Women’s empowerment and the women behind The Scalers
Women’s Empowerment — two words that have emerged as part of a major global movement, continuing to break new ground in recent years.
Traditionally, ‘women’s empowerment’ was defined as accepting and bringing in women who were on the outside of the decision-making process. However, in recent times, the term is associated with women who simply choose to control their own strategic life choices and live life on their own terms, — allowing them to fully realise their capabilities.
On the occasion of Women’s Day, the Consulate General of France in Bangalore organised a discussion on the topic of empowerment of women in politics, governance, and entrepreneurship. Our CEO, Emilien Coquard, was invited to join the panel and present his thoughts on women’s empowerment in the business, tech, and the IT space.
Here are a few excerpts from the discussion:
Q. What does women’s empowerment mean to you?
Emilien: Growing up, I was surrounded by strong women, especially my mother. As a man, I can never truly understand or relate to what life as a woman must be like or what struggles they go through on a day-to-day basis.
At The Scalers, we have 70% of women in upper management. And so, when I was preparing to attend this discussion, I asked a few of my female colleagues their thoughts on women’s empowerment, and I have to say that it was very insightful and inspiring at the same time.
I think the bottom line is that women must be included — in conversations, in the decision-making process, and life, in general.
Q. Should women’s empowerment be brought about through Government policies, or must businesses take responsibility?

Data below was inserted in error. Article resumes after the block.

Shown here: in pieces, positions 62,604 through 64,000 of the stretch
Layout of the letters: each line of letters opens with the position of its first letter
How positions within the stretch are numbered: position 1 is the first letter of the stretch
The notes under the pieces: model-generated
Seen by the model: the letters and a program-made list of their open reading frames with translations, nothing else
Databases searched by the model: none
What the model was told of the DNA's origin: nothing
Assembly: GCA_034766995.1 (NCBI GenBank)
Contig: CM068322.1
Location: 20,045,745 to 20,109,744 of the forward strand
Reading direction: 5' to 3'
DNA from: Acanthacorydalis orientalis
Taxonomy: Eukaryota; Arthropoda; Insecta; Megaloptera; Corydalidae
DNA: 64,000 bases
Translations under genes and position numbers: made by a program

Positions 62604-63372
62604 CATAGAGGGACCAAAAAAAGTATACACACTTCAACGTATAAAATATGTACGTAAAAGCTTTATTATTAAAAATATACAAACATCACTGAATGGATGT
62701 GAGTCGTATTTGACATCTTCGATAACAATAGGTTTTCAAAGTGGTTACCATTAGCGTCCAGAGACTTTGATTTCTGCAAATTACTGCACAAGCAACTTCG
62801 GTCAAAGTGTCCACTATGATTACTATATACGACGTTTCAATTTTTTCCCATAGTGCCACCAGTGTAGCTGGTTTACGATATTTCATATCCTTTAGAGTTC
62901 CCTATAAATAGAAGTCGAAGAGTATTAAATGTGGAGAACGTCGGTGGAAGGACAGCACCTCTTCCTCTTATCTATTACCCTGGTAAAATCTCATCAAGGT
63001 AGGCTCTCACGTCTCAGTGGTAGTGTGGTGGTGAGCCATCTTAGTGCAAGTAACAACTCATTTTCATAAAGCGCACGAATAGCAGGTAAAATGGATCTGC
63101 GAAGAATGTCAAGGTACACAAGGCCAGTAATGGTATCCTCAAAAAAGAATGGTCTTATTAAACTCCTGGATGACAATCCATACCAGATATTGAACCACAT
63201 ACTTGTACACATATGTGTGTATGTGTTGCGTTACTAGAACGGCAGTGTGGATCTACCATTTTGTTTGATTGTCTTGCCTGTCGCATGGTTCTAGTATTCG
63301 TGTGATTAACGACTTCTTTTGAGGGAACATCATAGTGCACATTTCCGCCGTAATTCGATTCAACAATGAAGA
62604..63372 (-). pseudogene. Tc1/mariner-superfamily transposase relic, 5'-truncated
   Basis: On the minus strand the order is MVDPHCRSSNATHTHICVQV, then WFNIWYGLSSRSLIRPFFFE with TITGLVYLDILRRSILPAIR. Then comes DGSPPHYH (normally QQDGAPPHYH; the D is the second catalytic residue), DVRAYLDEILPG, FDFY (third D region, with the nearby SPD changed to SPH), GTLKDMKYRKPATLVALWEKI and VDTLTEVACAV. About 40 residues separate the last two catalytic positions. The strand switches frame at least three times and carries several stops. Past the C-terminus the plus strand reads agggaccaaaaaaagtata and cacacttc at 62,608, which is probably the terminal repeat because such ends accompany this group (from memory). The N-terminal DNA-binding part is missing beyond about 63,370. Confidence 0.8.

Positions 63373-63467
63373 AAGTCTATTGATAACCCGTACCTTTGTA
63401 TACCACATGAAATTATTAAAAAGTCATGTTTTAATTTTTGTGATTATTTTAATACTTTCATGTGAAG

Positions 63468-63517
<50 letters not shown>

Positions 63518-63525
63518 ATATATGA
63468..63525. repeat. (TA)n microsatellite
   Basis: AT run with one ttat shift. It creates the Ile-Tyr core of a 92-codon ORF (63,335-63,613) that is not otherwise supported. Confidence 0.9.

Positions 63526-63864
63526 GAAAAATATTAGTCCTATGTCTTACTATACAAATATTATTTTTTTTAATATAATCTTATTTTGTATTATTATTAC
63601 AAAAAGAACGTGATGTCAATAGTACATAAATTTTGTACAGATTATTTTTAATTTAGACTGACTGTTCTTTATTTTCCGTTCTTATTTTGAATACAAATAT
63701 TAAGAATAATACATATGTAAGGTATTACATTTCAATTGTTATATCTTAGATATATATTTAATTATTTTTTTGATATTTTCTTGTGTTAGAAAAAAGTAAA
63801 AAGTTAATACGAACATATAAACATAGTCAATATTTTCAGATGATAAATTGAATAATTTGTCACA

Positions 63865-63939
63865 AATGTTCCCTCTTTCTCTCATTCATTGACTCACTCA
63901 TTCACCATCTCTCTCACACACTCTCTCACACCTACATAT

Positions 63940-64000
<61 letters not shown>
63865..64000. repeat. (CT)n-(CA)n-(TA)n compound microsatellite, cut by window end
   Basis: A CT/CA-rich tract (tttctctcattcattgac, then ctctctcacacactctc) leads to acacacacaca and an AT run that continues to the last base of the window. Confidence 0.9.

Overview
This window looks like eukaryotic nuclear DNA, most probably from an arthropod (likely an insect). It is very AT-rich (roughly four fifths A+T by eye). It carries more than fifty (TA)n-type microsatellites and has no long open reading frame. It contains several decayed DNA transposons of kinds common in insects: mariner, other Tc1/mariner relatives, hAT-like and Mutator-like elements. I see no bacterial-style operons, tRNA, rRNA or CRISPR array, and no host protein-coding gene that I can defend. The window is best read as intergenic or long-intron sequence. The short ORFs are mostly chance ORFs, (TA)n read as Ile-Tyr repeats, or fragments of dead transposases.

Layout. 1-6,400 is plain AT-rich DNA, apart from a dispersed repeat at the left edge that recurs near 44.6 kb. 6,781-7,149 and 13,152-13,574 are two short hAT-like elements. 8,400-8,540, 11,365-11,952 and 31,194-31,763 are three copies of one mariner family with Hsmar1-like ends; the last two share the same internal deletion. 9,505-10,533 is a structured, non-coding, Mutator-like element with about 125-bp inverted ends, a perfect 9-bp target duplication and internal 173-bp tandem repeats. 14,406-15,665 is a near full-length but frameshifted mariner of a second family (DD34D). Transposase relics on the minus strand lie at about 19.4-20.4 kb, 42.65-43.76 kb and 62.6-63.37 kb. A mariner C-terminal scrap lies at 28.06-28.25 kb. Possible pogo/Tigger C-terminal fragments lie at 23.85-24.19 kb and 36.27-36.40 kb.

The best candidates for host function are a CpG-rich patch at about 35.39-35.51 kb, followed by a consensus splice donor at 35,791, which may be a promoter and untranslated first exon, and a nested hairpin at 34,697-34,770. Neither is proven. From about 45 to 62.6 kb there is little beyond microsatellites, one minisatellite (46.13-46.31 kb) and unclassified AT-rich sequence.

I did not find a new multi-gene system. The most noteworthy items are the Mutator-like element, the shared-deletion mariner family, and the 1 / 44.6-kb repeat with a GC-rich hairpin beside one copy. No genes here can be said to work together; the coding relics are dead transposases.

Emilien: I believe that it’s important for organisations to create policies that promote an equal playing field and ensure that the same opportunities are available for women.
And speaking of Government policies, in 2011, the French Government introduced a policy that said 40% of the board of directors in a company must be women. While this was controversial and sparked many conversations, thanks to that law, 44% of seats on company boards are now held by women.
So I think that both businesses and the Government must take equal responsibility.
Check out five practical ideas to help you build a strong spirit in your remote teams
Q. What’s the best thing and worst thing you’ve seen about female empowerment around you?
Emilien: If you take a set of candidates who are appearing for an interview, look at their skills and experience, and take gender out of the equation, there is literally no difference. Skill level doesn’t recognise gender, so I believe everyone must be given an equal opportunity. In fact, hiring women in top management positions can inspire and empower others to take risks and achieve their dreams. And I think that’s a great thing!
However, it’s important to not be gender blind. Rather, be gender inclusive. Gender– blindness can be harmful because it can further gender inequalities. But gender awareness and gender inclusivity, especially in the workplace, ensure that one does not discriminate against a particular sex or perpetuate gender stereotypes.
Meet the women behind The Scalers
On the occasion of International Women’s Day, we asked the women of The Scalers, ‘What is your superpower?‘. And here’s what some of them had to say: